Initiatives and Transformations Targets
The MDeNI aims to break silos and show that sustainability can be envisioned and incorporated in all the moving parts of a neighborhood: business, housing, transportation, jobs, amenities, and culture.
Rendering of potential campus site involving Metrolinx and City land
Mount Dennis EcoCampus

Background: The City of Toronto identified Mount Dennis as a neighbourhood for which a local economic development strategy will be created because of the upcoming transit developments. The purpose of the study was to identify economic opportunities that will come with transit oriented development to “stimulate revitalization, investment and job growth” for local residents. After the completion of the Mount Dennis Economic Development Strategy, one of the identified actions was a post-secondary campus. The MDeNI team supports this action and is exploring how an EcoCampus can reenforce climate action strategies and the MDeNI visions, objectives, and guiding principles. If you would like to get involved, please contact [email protected].


On April 27, 2022 the City announced it is partnering  with George Brown College to conduct a feasibility study.  Details at 

Sustainable Development Advocacy

With ongoing and upcoming developments in Mount Dennis, the MDeNI supports and advocates for sustainable, green designs and standards. Some existing projects in the neighborhood include a Net-Zero day-care centre and green office space. We are advocating for these standards for other projects including:

  • West Park Hospital and residential developments
  • Dennis Ave Public School re-development
  • Golf Course lands on Emmett Avenue
COOLEARTH ARCHITECTURE AND CS&P ARCHITECTS — Rendering of Mount Dennis Child Care Centre
S&C Electric Canada Ltd. Teddy Chettiar makes presentation during a public meeting at the York Civic Centre regarding alternative power options for Crosstown transit facility (Photo: Metroland Media)
Community Energy

Background: The City of Toronto describes community energy as “a process that […] identifies opportunities to integrate local energy solutions at a building or neighbourhood-scale.”For the MDeNI, our aim is to improve energy efficiency in both homes and businesses but also to reconnect the community of Mount Dennis into the city’s economy. This looks like:

  • informing development projects to consider innovative green energy solutions, such as the battery back up system for Crosstown LRT
  • Phasing out of Natural Gas for Electricity Generation
  • Support for retrofitting your building (homes and businesses)
  • Local renewable energy generation knowledge exchange



Mount Dennis is a unique neighborhood, largely defined by the ravine systems and green spaces. The MDeNI encourages a deeper connection between new and existing built environments and nature (ex. West Park Health Centre and the Humber River), and also ecological restoration in these spaces (such as re-introducing native plants). 

Work by indigenous residents and grassroots groups on ecological restoration and natural food and medicines is happening now along the Humber on either side of Eglinton. We support their work and advocate for these efforts to be supported on a larger neighborhood level. Read more on naturalization.

Members of Maamwizdaa, a local Indigenous grassroots group, harvesting Ashkibwaan (Sunchoke Tubers)
Two Mount Dennis residents and bike advocates standing at the busy intersection of Jane and Weston (from Toronto Star)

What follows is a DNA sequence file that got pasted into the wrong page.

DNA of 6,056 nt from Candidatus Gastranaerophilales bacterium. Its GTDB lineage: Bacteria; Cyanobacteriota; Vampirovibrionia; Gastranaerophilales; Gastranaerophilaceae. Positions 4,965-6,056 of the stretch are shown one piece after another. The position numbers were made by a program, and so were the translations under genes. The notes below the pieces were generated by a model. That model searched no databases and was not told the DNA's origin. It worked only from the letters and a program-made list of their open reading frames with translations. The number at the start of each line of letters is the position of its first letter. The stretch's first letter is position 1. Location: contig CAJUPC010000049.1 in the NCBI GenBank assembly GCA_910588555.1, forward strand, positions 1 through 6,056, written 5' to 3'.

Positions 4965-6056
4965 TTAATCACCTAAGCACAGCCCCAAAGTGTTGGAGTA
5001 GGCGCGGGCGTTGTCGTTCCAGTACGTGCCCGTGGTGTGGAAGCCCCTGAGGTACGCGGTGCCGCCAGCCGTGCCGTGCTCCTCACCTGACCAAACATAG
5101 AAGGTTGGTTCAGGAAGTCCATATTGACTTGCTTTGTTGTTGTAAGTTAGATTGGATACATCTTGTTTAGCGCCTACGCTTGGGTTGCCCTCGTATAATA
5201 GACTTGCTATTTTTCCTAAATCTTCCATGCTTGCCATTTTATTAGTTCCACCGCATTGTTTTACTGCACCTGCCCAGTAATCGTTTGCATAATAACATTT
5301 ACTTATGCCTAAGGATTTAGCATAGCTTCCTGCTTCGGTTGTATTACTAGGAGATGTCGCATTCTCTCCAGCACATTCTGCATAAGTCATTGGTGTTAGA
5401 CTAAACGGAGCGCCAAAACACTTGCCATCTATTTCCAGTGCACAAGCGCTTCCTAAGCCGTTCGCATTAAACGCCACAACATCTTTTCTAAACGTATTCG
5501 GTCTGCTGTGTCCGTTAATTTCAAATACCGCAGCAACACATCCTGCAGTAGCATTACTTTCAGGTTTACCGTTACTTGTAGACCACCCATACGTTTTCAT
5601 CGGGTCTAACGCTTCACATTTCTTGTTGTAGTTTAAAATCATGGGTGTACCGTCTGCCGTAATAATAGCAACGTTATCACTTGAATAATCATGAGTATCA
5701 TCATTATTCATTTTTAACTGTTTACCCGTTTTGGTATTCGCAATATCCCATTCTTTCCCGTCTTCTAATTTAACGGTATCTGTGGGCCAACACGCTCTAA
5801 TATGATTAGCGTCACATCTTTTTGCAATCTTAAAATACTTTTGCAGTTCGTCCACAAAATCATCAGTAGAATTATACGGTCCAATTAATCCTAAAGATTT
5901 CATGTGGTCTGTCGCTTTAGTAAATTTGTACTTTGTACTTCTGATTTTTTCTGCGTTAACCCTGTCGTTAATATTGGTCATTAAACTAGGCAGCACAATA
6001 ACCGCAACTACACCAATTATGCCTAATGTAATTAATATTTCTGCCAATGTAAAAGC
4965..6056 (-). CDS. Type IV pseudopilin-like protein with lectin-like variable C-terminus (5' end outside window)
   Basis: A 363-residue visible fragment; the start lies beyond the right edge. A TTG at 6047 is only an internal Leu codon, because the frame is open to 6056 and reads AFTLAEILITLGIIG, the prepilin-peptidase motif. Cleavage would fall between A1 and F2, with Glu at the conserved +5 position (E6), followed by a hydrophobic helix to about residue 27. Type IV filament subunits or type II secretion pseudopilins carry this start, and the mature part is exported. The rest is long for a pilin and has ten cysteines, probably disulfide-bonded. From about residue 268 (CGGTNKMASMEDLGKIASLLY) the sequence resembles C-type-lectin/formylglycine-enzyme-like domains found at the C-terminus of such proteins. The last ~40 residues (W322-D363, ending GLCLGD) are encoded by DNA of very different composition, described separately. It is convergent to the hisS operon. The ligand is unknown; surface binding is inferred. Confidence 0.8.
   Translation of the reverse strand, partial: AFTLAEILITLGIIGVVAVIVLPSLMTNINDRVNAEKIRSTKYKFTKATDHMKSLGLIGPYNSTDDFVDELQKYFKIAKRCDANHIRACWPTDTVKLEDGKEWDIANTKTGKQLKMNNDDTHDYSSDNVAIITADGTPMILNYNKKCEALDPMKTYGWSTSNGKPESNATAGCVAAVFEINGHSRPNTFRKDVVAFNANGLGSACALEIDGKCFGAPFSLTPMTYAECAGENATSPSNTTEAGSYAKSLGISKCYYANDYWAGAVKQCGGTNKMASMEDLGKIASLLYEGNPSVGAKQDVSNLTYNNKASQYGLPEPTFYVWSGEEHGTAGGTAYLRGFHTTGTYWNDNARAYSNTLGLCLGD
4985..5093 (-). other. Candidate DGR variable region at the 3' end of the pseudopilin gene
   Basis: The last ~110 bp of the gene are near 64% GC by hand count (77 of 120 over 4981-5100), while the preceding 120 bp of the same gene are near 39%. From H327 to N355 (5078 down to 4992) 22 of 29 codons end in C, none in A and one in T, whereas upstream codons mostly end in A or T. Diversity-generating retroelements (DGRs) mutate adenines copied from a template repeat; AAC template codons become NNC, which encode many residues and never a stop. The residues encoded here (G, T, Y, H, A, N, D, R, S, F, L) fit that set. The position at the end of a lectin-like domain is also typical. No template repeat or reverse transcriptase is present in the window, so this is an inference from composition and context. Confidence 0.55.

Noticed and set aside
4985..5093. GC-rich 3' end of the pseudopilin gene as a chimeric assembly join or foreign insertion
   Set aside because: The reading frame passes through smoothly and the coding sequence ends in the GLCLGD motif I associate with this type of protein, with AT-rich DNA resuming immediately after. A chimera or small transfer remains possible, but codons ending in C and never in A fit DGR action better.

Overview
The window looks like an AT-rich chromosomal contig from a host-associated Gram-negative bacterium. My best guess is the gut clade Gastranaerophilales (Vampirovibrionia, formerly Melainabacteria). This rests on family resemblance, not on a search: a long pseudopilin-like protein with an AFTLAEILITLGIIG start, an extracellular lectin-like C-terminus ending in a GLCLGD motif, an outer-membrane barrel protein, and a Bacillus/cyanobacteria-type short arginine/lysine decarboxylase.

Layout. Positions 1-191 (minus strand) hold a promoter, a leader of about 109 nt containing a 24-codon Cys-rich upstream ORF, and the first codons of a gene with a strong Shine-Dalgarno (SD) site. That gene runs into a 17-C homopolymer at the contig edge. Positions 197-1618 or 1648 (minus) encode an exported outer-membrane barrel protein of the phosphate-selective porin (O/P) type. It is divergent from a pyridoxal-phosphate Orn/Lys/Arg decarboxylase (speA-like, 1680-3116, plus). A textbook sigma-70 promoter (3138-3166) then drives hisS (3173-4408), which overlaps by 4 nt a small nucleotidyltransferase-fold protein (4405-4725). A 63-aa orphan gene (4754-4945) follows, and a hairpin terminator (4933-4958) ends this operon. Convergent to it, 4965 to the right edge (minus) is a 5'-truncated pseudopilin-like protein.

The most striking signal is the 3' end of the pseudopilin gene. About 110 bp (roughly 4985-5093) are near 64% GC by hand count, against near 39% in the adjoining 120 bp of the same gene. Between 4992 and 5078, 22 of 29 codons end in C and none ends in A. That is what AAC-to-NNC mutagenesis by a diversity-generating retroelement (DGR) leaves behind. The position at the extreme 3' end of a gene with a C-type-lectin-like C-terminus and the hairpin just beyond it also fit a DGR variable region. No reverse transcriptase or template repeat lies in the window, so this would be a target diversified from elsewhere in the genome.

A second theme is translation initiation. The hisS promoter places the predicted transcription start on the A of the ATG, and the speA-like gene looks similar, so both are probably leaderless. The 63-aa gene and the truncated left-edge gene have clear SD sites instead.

Sustainable Transportation

We have previously pushed for and secured the electrification of the back up system for the Crosstown LRT. Mount Dennis could be a leader in sustainable transportation by continuing this work by: 

  • electrifying public transportation rail systems, buses, and facilities
  • including e-vehicle charging at gas stations 
  • endorsing a Hydrogen Strategy – which de-carbonizes 
  • supporting active transportation connections such as expanding a bike path network and safer sidewalks; some MDCA members were previously part of a Pedestrian Safety and Cycling Study in our ward
Circular Economy

A circular economy refers to the continual use of resources and reduction of waste within the economy. For example, the City of Toronto has existing community based programming centred around waste reduction and reuse, and have set up bike repair and sewing repair hubs. We envision a circular economy within Mount Dennis, which includes:

  • using building materials from deconstructed sites such as West Park or Dennis Avenue School
  • a green community market place
Rendering of new West Park Healthcare facility by Altus Group
Black Creek overflows onto Humber Boulevard North during the rain storm of July 2013 that brought record levels of water down onto the City of Toronto. - Maria Farcas/photo
Extreme Weather and Flood Risk

Mount Dennis and its neighbouring communities are largely affected by flood risks and the poor green infrastructure. We support and work with other grassroots groups such as the Black Creek Alliance and YSW Flooding Coalition who are working to engage the community on flooding prevention policies and how community members could engage with these issues. 

Green Jobs, Green Economy

A green economy encompasses “circular economy”, green jobs, and also encourages businesses and social enterprises to integrate sustainability into their work. Some existing examples include:

  • Green infrastructure projects creating local employment opportunities 
  • Mount Denis BIA partnering with local businesses to make Mount Dennis a bee-friendly neighbourhood
  • Agencies and service providers providing local jobs or programming centred around local food production, textile recycling, and bike repairs
Mount Dennis Neighbourhood Centre staff harvesting fresh veggies grown outside of the centre. Photo taken from their Facebook Page.